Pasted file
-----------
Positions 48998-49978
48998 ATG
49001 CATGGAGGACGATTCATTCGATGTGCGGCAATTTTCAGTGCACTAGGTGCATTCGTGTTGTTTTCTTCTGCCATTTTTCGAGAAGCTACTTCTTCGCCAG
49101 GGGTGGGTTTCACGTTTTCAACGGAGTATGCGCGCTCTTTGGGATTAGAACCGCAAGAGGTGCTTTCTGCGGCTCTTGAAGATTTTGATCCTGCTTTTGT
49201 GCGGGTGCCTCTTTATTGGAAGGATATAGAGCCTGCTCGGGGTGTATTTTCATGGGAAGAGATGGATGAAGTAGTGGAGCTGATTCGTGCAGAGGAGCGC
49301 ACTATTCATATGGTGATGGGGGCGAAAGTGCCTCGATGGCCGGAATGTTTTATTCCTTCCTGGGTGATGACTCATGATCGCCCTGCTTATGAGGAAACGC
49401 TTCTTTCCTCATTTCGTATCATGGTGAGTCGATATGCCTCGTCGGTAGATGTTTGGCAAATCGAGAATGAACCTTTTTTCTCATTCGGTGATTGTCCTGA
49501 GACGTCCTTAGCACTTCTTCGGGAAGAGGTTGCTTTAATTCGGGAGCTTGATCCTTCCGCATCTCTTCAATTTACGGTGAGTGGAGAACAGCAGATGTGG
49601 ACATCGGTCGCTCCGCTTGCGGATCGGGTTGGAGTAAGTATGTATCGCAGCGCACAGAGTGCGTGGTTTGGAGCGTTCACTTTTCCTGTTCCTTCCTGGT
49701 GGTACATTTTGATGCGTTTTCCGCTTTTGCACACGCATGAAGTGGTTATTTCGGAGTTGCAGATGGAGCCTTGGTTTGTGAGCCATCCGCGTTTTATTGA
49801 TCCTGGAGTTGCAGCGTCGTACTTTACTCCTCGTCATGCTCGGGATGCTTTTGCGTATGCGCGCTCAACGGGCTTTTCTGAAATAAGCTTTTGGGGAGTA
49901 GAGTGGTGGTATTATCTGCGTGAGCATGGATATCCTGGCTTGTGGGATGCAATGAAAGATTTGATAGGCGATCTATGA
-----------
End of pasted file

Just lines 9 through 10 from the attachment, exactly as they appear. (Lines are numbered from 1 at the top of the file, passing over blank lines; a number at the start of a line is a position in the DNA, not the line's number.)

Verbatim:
49601 ACATCGGTCGCTCCGCTTGCGGATCGGGTTGGAGTAAGTATGTATCGCAGCGCACAGAGTGCGTGGTTTGGAGCGTTCACTTTTCCTGTTCCTTCCTGGT
49701 GGTACATTTTGATGCGTTTTCCGCTTTTGCACACGCATGAAGTGGTTATTTCGGAGTTGCAGATGGAGCCTTGGTTTGTGAGCCATCCGCGTTTTATTGA